Woodland is a gorgeous multi-motif pattern that includes magnificently depicted illustrations of various woodland animals in pastoral scenes. A vivid, warm palette of autumn colors is used to create lifelike images of birds, deer, rabbits, bison, hunting dogs, and more (the featured
Woodland dinner plate showcases mallard ducks in a marshy landscape). Perfectly balanced with layers of scrolls and geometric latticework, the floral border of each
Woodland piece is a unique trim design that was borrowed from an earlier Spode pattern, originally produced in 1828! Spode founder Josiah Spode opened the doors of his porcelain factory in 1780. Under his guidance, the factory introduced two important breakthroughs in the development of English ceramics. Using bone ash, Spode was the first English china maker to achieve higher firing temperatures, resulting in beautifully detailed, longer-lasting china. The company’s second important achievement was perfecting "underglaze" decorating. Intricate designs could be applied to china that would last for years without chipping, scratching, or fading, at prices affordable to England’s burgeoning middle class.
The understated elegance of
Stephanie is a wonderful complement to the charming
Woodland china and flatware patterns featured this week. This beautiful blown glass design features an optic bowl that curves in at the top, resting atop a wafer stem and a round foot. In the early 1930s, Mikasa was established as an international trading company based in Secaucus, New Jersey. The company, while wholly American, looked to Japan for inspiration. Named in honor of Prince Mikasa, the youngest brother of Emperor Hirohito, Mikasa soon established itself as one of the most recognized Japanese brand names in the West. Importing merchandise produced by a network of over 150 manufacturers worldwide, the company itself never attempted to make any of the dinnerware it sold. Rather, the Mikasa branded items were imported from Japan, Ireland, England, France, and Germany. Business exploded in the 1950s, and tableware became the staple business for Mikasa. Customer requests were pouring in from all parts of the country, and department stores including Bloomingdale's and Macy's could not keep enough stock to meet demand. Consumers found Mikasa ceramics to be very strong, versatile, and stylish. By the beginning of the 1960s, Mikasa had established a reputation as "the pioneer of American casual." Today, Mikasa continues to leverage the momentum it has built over the decades since its inception.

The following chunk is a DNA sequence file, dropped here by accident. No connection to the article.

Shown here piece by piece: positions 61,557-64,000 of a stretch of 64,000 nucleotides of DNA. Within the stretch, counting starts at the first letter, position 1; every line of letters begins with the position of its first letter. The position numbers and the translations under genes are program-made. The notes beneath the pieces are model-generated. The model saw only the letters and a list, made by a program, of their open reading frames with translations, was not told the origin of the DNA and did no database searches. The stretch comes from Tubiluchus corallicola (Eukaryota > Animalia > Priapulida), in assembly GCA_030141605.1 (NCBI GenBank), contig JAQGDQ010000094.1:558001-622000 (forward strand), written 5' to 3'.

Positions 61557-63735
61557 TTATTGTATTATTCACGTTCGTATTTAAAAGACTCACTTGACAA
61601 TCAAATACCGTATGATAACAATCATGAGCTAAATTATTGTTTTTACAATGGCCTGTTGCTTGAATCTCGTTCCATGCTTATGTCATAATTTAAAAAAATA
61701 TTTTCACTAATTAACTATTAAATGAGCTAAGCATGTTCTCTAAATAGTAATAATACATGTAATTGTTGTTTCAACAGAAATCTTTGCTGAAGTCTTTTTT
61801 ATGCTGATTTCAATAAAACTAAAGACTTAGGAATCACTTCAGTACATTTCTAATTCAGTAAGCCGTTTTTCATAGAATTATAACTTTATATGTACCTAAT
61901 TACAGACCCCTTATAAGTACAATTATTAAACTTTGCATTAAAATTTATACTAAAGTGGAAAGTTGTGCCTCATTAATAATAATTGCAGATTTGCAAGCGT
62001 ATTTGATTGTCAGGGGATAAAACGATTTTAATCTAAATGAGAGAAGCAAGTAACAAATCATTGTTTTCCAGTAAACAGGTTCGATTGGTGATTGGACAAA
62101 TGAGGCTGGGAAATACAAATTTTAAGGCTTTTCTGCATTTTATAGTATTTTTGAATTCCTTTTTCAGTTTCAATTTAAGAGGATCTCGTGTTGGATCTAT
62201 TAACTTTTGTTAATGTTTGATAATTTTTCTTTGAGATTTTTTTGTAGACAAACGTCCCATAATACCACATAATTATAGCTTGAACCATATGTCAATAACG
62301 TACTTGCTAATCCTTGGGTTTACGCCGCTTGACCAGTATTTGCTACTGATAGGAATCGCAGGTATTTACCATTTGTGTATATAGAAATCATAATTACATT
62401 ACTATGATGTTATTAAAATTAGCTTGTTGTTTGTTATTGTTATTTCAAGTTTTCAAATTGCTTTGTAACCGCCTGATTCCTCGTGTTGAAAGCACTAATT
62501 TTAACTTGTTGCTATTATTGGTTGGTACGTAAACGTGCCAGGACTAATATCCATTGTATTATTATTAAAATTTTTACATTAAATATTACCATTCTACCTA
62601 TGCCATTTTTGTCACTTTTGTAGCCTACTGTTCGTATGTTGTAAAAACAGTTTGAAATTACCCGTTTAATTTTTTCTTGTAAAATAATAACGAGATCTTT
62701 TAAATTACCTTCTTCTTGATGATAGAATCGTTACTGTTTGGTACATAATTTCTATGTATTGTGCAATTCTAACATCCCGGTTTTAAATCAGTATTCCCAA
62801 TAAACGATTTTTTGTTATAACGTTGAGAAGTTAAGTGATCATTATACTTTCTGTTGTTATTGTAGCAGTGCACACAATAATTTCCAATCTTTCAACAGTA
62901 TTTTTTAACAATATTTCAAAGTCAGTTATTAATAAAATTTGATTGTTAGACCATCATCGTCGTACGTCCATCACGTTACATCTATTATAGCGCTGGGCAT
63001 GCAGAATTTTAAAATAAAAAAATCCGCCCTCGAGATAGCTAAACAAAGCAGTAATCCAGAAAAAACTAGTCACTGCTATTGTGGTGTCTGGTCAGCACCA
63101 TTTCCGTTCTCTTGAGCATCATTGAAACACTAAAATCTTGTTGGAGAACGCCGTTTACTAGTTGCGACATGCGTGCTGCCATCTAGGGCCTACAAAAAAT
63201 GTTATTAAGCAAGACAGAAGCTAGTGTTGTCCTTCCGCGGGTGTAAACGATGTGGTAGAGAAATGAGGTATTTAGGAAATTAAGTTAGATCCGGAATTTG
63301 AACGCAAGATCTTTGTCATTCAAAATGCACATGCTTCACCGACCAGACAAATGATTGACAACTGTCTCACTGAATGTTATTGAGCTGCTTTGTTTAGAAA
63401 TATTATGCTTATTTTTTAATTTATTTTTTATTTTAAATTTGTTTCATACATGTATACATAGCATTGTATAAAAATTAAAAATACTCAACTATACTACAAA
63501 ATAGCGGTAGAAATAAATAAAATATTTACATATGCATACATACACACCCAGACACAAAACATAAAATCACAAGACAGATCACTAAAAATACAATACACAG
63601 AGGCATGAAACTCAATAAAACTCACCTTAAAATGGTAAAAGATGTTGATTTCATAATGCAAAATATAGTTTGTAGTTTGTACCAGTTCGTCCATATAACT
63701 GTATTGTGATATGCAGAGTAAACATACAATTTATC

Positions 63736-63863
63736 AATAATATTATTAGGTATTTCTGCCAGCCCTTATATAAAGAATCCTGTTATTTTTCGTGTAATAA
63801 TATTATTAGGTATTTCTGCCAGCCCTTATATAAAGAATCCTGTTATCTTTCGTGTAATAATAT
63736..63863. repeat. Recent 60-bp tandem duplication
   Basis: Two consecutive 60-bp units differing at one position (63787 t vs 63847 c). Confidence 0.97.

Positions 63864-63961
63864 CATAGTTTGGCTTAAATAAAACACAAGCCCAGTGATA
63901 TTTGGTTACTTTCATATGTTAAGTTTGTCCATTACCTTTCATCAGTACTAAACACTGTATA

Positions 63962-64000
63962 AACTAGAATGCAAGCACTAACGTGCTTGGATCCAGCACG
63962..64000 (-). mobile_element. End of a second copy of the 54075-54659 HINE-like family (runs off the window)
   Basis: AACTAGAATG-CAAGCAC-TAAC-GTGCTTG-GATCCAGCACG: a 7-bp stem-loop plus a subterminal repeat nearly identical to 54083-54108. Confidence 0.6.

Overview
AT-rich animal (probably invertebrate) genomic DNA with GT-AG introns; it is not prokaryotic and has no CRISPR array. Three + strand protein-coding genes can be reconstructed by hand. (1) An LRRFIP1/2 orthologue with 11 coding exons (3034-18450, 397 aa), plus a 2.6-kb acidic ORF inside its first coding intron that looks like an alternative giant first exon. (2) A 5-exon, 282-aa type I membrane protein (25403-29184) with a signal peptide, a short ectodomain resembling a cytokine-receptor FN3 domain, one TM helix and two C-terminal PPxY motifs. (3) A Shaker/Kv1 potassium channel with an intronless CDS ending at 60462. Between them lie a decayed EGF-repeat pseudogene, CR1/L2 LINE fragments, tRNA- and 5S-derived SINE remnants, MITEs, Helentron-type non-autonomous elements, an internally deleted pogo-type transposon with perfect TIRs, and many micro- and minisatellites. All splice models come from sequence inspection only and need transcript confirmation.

Woodland is a high-quality stainless steel pattern with a symmetrical, beveled design. Each piece is scalloped and tip-heavy with a scroll edge and glossy finish. This multi-motif pattern works especially well with the pattern’s namesake,
Woodland by Spode, featured above. Wallace Silver, established in Connecticut nearly two centuries ago, has long been recognized for excellence in tableware craftsmanship. The founder of the company, Robert Wallace, was born in 1815 into a family of silversmiths who had immigrated to New England from Scotland. Apprenticed to William Mix, a renowned Connecticut spoon maker, Wallace, after mastering his trade, purchased a dilapidated grist mill and began to produce his own silver flatware in 1833.
Woodland is just one of many examples of Wallace Silver’s high-quality work.
To browse and order in a great selection of china, crystal, and stainless pieces, start at these links!